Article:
Heart Research 54 mins – “Conventional wisdom about heart disease was upended twice within a few short months this year. First, the longstanding recommendation urging just about everyone over 50 to take a daily low-dose aspirin to prevent heart attacks was tossed out. Then, we discovered that many people who need to have a heart valve replaced can avoid the rigors of open-heart surgery in favor of a much less invasive technique called transcatheter aortic valve replacement. With the emerging role of artificial intelligence, precision medicine, tissue engineering, and new technologies being implemented in cardiology, it’s hard to keep up. What else is shifting in our approach to preventing heart disease, or treating it when it occurs?” At the link you can listen, but not download; however, a copy is included in this blog archive.
Hospital Trends 135 mins – “The Affordable Care Act called for CMS to reduce payment updates for inpatient hospital care on the basis of anticipated productivity gains. But since 2014, Medicare margins have been declining and are now in negative territory. However, overall hospital margins have been healthy and stable as the gap between private insurer payment rates and Medicare rates has grown. On June 25, 2019, the USC-Brookings Schaeffer Initiative for Health Policy hosted a conference on hospital productivity trends and their implications for Medicare policy on hospital payment rate updates. The event consisted of a presentation on the established literature on hospital productivity, followed by two expert reactions, and a panel to discuss the policy implications of these trends and possible changes in policy.” At the link right-click “audio only” to get the podcast.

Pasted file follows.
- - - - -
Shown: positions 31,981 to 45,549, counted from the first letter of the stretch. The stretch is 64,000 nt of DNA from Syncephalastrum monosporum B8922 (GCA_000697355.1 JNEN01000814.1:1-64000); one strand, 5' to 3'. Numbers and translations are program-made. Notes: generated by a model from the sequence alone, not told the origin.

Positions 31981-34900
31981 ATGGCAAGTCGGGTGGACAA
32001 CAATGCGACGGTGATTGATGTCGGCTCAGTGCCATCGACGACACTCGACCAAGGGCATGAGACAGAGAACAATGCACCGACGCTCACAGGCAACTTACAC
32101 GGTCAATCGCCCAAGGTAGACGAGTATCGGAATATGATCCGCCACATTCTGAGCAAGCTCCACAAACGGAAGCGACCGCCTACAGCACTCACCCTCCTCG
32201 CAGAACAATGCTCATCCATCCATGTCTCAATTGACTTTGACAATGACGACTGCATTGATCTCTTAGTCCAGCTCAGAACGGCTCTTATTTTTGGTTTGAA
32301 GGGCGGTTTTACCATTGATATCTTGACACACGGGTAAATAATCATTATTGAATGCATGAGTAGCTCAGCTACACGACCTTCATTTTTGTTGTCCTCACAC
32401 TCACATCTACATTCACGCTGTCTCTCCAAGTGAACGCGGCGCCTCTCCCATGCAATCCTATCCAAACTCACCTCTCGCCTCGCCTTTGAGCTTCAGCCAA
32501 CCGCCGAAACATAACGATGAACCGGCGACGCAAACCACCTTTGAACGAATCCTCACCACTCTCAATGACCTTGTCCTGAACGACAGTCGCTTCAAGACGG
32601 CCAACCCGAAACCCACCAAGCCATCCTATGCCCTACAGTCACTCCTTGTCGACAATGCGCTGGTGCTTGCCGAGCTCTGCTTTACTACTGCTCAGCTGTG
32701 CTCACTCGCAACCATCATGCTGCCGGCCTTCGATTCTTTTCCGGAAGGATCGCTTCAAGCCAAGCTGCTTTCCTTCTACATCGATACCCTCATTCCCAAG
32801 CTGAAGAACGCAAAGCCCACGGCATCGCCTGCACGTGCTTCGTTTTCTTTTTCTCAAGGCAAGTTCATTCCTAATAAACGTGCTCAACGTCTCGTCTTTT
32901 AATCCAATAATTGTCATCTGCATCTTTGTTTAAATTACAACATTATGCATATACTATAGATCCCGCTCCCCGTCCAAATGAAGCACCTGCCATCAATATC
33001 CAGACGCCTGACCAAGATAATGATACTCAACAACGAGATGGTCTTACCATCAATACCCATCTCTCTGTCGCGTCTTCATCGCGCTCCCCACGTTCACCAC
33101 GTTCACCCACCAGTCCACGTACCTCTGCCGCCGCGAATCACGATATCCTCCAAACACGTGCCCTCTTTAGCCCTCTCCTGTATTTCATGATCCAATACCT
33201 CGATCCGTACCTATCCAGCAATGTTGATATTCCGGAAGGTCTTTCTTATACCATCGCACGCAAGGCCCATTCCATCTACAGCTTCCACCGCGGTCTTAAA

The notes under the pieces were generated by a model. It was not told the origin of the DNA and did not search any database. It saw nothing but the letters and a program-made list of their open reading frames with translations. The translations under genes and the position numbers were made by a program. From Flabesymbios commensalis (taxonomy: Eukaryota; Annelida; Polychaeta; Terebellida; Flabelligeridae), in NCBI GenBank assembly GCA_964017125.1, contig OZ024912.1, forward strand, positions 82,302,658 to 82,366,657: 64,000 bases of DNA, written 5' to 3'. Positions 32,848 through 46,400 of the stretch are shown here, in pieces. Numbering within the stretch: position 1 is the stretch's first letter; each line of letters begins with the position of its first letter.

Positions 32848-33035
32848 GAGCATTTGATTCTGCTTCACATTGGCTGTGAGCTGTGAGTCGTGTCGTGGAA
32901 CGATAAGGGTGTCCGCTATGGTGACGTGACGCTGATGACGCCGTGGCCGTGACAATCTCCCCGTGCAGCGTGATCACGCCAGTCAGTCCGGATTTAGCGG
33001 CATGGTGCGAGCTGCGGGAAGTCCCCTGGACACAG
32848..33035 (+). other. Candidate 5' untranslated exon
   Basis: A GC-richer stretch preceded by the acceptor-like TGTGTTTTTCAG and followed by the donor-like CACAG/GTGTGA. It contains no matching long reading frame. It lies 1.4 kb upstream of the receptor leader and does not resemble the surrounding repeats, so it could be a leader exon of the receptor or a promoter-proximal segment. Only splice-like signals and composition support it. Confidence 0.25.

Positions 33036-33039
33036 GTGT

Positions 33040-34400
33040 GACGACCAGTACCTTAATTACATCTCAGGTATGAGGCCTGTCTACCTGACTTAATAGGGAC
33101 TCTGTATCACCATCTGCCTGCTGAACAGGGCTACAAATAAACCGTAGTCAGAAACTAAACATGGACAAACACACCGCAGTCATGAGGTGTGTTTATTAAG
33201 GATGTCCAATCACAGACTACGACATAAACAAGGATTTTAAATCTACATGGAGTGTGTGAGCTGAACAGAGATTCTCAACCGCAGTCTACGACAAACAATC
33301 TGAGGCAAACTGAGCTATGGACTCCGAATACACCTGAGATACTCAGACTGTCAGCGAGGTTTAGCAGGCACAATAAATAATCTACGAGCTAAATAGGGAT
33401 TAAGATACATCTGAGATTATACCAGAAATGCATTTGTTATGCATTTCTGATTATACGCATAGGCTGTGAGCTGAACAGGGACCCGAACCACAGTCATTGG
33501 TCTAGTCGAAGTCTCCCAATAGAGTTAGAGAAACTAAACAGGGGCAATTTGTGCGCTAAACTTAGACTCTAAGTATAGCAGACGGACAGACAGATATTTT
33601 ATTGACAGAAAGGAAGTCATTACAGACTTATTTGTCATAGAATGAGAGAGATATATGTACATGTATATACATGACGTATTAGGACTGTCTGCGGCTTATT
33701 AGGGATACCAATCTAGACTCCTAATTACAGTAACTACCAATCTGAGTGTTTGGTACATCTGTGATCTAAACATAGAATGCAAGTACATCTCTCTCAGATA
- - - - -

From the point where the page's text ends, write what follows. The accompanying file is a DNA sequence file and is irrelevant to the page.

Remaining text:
Housing in DC Area 86 mins – “Across the Capital Region, housing affordability is a growing concern. Between 2010 and 2017, the region added almost twice as many people as housing units. This dwindling housing supply relative to population is a substantial concern for the economic vitality of the region. Where will the Capital Region’s growing population live? How can policy yield housing that is affordable to people of all incomes? On May 20, the Brookings Metropolitan Policy Program and George Washington University’s Center for Washington Area Studies (CWAS) co-hosted an event to discuss housing growth and affordability in the Capital Region. The event started with the presentation of a new report by CWAS Director Leah Brooks. An expert panel discussed what local governments, developers, and affordable housing advocates can do to make sure the region meets the housing needs of all its residents.” At the link right-click “audio only” then right-click “Download the Audio” and select “Save Link As” from the pop-up menu.
Indian Politics 92 mins – “With nearly 900 million eligible voters, this year’s general elections in India represent the largest democratic exercise in history. On May 23, after a complex, six-week long election process, Indians will learn the outcome of their votes. Will incumbent Narendra Modi be reelected as prime minister? Will there be a drastic shift in the makeup of Parliament? Whatever the results, given India’s sheer size, its influence in the global economy, and its growing role in the regional and world order, the impact of these elections will be felt well beyond India’s borders. On May 24, The India Project at Brookings hosted a panel of experts to discuss in depth the general election results. They assessed the results and what the seat and vote shares tell us about voter preferences. The panel also explored the likely contours of the new government and its policy priorities. Finally, they discussed the potential impact of the election results on Indian economic and foreign policy, including U.S.-India relations.” At the link right-click “Download the Audio” and select “Save Link As” from the pop-up menu.